Your teenager is getting taller (and probably smellier). But he’s still your favorite little guy. And you miss curling up on the couch with him to watch a movie.
Peel him away from his group chat and tonight’s battle royale in Fortnite with one of these movies you’ll both love.
I’ve picked a few that are fun (so he’ll watch) and also touch on what it means to become a man of character (so you’ll feel like you’ve parented). Save some Milk Duds for the after-movie discussion.
“Dead Poets Society” (PG, 1989):
One of the late Robin Williams’ best. He plays a teacher who inspires his students to appreciate poetry — and also defy the expectations of their parents and their school in 1959 Vermont.
“Scott Pilgrim vs. the World” (PG-13, 2010):
If your kid is a gamer, he’ll love the references in this movie based on a graphic novel. Scott (Michael Cera) wants to date Ramona (Mary Elizabeth Winstead), but first he has to battle her evil exes.
“October Sky” (PG, 1999):
The true story of Homer Hickam (Jake Gyllenhaal), a 1950s coal miner’s son who dreams of becoming a rocket scientist despite his father’s disapproval. A science competition and a sympathetic teacher help him shoot for the stars.
“Dope” (R, 2015):
Geeky Malcolm (Shameik Moore) dreams of going to Harvard. He has to survive his rough LA neighborhood first, after a chance invitation to an underground party leads Malcolm and his friends on a once-in-a-lifetime adventure.
“Rudy” (PG, 1993):
Rudy (Sean Astin) doesn’t let his small frame get in the way of his big dreams of playing football for Notre Dame. You’ll cry. There’s no getting around that. Stock up on tissues.
“Miracle” (PG, 2004):
Kurt Russell plays the coach of the 1980 U.S. men’s Olympic hockey team, which overcame overwhelming odds on the world stage. Eminently quotable.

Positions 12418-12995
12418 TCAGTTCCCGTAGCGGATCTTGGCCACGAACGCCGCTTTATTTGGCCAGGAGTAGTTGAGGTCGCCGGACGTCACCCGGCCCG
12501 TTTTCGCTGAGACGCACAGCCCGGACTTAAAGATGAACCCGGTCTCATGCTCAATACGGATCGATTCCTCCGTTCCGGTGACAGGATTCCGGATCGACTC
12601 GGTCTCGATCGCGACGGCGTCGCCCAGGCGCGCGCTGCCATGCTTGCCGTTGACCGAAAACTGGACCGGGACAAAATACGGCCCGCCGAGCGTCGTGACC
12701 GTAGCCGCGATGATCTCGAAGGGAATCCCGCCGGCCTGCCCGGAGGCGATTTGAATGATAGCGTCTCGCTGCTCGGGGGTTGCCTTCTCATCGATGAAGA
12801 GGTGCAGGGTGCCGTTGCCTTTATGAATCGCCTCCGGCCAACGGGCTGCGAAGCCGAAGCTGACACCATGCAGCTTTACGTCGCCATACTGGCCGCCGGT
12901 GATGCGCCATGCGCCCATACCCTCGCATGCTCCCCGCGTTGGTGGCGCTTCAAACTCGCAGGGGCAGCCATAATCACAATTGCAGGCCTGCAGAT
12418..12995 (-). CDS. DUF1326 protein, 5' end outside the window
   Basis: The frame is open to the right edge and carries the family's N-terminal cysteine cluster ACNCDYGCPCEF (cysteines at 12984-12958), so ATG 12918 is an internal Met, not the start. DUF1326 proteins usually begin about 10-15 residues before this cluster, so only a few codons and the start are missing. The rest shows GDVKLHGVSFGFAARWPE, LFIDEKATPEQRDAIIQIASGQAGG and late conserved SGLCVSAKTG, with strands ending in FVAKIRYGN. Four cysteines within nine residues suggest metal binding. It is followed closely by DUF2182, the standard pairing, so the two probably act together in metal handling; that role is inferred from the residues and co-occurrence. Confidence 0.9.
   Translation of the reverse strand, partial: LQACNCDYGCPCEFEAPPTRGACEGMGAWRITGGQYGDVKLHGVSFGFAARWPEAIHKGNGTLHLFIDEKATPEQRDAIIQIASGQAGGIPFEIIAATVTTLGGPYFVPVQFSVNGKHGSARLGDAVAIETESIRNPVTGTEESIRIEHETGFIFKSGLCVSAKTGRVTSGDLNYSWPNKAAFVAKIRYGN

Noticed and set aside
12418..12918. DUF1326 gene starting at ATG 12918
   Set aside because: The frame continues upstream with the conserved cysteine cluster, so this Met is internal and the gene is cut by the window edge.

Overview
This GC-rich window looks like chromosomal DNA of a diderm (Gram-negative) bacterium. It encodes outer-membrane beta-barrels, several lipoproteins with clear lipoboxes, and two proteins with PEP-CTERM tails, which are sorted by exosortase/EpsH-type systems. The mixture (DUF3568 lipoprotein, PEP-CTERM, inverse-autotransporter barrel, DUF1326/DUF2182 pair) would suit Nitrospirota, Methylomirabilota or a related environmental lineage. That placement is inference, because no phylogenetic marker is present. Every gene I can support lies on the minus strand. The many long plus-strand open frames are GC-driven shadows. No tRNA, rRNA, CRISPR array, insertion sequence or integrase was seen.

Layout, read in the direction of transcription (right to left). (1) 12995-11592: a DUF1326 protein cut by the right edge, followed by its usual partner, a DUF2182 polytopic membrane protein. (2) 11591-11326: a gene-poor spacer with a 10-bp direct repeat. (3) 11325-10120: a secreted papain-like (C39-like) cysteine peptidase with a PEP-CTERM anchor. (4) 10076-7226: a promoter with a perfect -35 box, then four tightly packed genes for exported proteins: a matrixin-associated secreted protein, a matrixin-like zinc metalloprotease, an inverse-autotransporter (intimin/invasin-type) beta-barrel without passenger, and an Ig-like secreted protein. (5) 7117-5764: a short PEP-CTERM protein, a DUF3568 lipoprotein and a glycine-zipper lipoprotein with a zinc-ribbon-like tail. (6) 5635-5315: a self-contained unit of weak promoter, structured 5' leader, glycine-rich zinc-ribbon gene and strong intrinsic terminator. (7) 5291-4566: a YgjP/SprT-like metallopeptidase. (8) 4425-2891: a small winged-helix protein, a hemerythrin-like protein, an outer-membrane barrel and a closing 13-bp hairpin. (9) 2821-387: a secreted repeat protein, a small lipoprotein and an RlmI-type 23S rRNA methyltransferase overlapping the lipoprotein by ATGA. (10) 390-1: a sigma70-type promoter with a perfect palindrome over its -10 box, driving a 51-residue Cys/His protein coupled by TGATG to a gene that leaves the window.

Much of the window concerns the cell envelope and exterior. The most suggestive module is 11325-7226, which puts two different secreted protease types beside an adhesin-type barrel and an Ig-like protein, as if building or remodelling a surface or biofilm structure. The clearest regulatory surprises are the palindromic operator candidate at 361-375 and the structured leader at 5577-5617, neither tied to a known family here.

“Monty Python and the Holy Grail” (PG, 1975):
OK, I know I promised movies about coming of age and character, but sometimes you just want to laugh at supremely executed silliness. We took our tween to see this on the big screen on classic movies night, and now he understands the references his dad and I make about swallows and huge tracts of land.
“Galaxy Quest” (PG, 1999):
The cast of a sci-fi TV show gets caught up in a real-life space battle with a reptilian warlord. Wonderfully meta with heart, solid jokes and a great cast led by Tim Allen, Sigourney Weaver and the late Alan Rickman.
“Empire of the Sun” (PG, 1987):
Many years before he put on Batman’s cowl, Christian Bale played a young man who is separated from his parents and grows up in a Japanese prisoner-of-war camp during World War II. Directed by Steven Spielberg.
“Stand By Me” (R, 1986):
Friends in 1959 Oregon go looking for a body in the woods. Life lessons are learned along the way. With Wil Wheaton, Kiefer Sutherland and the late River Phoenix.